Zwedru, Liberia – Djéwé L’or Gueï was bathing her infant daughter when the explosion of gunfire burst out in her Côte d’Ivoire village in August. She didn’t know who was shooting or why. Everybody just ran.
With her one-year-old girl and two other young children, she bolted one way while, in the confusion, her husband ran another.
Gueï became a refugee when she escaped Côte d’Ivoire and crossed the border into eastern Liberia, fleeing a conflict declared over by her government more than a year earlier.
At Duogee Refugee Camp, Gueï recounted her ordeal. Speaking through a translator, she described how they spent the next five days walking through thick forest, surviving on water and raw cassava, a type of root. On August 18, she reached Duogee and found members of her extended family there – but no sign of her husband.
Since then, delays in registering with the United Nations refugee agency (UNHCR) have prevented her and her three children from receiving monthly food rations. Gueï said for the first time in her life, she’s been reduced to begging.
“She had her own farm and did everything by herself back home,” the translator explained. “She says this makes her think too much. The only thing that she is happy about is she has her life.”
In November 2010, former Ivorian President Laurent Gbagbo refused to concede that he had lost an election that was internationally recognised as free, fair, and won by his opponent Alassane Ouattara. For the next five months, a civil war claimed the lives of more than 1,500 people, until Gbagbo was finally apprehended in April 2011.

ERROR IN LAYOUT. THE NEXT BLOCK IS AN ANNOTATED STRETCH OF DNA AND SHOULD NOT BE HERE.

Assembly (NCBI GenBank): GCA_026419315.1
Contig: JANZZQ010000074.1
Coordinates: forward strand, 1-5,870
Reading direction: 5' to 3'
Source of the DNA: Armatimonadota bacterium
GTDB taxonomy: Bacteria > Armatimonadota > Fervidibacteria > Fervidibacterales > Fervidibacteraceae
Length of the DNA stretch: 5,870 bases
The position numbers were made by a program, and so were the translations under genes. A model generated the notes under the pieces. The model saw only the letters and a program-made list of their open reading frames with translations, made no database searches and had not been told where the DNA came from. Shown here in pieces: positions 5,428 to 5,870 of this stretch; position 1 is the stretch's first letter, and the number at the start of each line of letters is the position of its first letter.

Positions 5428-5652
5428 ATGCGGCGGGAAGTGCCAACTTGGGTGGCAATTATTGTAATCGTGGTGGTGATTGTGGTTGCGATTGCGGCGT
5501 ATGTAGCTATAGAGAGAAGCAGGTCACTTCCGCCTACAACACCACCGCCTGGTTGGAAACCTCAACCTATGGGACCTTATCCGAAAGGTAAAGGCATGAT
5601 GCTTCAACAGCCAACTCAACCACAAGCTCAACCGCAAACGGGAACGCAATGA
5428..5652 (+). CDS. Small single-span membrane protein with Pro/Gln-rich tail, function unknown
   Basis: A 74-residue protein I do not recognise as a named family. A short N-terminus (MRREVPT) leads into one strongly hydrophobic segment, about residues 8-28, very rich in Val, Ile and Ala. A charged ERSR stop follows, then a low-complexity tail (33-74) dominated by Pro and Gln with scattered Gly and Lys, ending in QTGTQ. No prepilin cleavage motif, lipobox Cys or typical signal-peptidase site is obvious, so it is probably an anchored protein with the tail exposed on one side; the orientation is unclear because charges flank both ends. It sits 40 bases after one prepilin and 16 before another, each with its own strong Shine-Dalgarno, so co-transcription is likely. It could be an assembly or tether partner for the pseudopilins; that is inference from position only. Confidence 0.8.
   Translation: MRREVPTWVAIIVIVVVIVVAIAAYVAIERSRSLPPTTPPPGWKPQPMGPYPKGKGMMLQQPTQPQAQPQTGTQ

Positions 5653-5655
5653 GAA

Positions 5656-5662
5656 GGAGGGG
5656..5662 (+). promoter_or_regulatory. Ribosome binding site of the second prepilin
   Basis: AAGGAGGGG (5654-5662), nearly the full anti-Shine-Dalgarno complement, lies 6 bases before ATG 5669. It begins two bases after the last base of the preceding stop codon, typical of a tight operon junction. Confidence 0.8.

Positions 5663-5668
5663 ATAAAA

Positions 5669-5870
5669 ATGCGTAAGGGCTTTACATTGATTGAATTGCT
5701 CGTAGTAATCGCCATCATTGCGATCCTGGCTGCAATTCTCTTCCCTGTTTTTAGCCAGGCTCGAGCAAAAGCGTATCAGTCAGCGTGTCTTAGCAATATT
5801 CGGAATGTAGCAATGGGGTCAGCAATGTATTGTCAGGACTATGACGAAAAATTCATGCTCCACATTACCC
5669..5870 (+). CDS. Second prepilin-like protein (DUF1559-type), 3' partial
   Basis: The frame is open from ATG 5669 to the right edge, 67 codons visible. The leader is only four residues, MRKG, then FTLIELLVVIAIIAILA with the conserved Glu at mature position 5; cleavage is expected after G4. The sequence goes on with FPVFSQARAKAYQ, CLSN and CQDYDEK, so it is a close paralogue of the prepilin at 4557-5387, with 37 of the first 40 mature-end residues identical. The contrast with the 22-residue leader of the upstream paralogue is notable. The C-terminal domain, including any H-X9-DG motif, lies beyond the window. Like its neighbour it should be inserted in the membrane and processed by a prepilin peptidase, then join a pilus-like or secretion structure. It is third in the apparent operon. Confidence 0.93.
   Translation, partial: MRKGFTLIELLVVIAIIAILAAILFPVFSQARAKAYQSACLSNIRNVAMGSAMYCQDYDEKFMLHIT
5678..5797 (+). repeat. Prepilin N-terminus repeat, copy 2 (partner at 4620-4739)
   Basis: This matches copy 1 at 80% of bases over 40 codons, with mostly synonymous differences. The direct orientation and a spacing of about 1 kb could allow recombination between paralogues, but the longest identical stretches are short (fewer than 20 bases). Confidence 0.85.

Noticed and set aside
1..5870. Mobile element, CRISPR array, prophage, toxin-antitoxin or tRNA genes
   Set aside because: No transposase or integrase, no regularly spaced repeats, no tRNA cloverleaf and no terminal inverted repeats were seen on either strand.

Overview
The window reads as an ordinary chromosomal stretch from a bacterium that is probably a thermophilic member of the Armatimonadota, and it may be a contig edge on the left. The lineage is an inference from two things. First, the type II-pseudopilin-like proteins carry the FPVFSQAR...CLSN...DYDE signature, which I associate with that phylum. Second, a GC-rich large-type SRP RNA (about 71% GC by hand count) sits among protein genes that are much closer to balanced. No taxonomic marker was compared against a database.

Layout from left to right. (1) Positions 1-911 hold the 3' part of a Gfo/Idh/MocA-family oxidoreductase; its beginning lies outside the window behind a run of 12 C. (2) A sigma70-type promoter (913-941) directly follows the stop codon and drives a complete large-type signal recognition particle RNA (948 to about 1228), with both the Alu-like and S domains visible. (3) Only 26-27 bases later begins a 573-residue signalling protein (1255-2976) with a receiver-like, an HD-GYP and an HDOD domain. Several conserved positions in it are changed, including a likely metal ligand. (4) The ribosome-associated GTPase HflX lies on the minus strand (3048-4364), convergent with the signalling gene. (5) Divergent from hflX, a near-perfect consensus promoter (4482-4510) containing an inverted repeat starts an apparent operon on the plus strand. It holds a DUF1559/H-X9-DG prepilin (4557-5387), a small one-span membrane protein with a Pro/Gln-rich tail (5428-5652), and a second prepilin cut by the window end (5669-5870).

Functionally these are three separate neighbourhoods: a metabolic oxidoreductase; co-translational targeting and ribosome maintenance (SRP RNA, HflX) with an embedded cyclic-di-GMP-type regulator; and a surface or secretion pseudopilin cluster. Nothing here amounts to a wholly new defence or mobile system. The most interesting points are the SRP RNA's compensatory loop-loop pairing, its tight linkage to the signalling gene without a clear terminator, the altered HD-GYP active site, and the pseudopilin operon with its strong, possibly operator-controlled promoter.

While the world has moved on, some of Gbagbo’s supports have not.
Two incidents received some international attention. On June 8, 2012, seven UN Peacekeepers were killed in a cross-border attack allegedly launched from Liberia. And on August 6, a three-hour battle in the Côte d’Ivoire capital of Abidjan left eight dead.
“I was working with the past government, the government that was led by Laurent Gbagbo. I do not think that I can go back now. I want to remain here in Liberia.“
– Achille Guiro Monhom, refugee
The intermittent violence means Ivorians are continuing to flee across the border to Liberia for safety.
At the end of September, more than 64,000 Ivoirians were living in six refugee camps in Liberia and a number of host communities, according to the UNHCR. While that number is significantly less than 224,000 recorded in June 2011, repatriations have now slowed to a trickle.
In May, 10,300 Ivorians returned, but that fell to barely 1,000 the following month, 239 in July and just 147 in August.
Here to stay
Government officials acknowledge that most of the Ivorian refugees remaining in Liberia are now likely to stay for the foreseeable future.
Thomas Mtaisi is head of the UN Mission in Liberia for Grand Gedeh – one of four Liberian counties that borders Côte d’Ivoire, and houses nearly half of all Ivorian refugees in Liberia. He said before the crisis in Côte d’Ivoire, Grand Gedeh had a population of 126,000. After the conflict, that number swelled to more than 201,000.
Mtaisi estimates by mid-September, roughly 30,000 refugees remained in the county.
“That means that a huge number of individuals either went back on their own or were assisted by the UNHCR and partners,” he said. “The group that still remains here, they have those options. But we see them being here for some time.”